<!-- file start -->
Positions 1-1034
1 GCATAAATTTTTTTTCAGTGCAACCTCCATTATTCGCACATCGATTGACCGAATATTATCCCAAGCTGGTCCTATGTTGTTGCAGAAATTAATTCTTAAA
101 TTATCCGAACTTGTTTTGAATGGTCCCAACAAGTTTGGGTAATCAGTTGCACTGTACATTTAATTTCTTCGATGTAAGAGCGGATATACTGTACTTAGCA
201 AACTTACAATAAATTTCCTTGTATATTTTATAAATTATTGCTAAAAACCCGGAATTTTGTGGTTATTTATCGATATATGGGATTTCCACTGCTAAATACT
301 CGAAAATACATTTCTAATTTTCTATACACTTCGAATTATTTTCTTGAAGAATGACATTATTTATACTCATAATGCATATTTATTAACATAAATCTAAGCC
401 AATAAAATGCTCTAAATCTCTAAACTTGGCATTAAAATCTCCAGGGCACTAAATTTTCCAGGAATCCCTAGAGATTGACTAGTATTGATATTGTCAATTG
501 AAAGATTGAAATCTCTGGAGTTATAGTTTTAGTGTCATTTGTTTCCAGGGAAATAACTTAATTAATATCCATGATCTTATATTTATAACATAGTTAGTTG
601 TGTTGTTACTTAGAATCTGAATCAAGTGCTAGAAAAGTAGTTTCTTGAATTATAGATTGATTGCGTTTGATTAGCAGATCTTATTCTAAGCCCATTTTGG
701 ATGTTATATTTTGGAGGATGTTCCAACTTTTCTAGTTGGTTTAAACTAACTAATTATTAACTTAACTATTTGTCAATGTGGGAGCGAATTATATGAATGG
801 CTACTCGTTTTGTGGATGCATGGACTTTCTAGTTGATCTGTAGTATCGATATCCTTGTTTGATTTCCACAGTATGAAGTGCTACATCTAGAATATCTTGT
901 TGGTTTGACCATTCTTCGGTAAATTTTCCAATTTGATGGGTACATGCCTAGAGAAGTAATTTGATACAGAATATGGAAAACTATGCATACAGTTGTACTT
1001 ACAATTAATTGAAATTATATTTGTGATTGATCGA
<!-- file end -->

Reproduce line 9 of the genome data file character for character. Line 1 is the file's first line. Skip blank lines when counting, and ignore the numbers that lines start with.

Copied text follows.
701 ATGTTATATTTTGGAGGATGTTCCAACTTTTCTAGTTGGTTTAAACTAACTAATTATTAACTTAACTATTTGTCAATGTGGGAGCGAATTATATGAATGG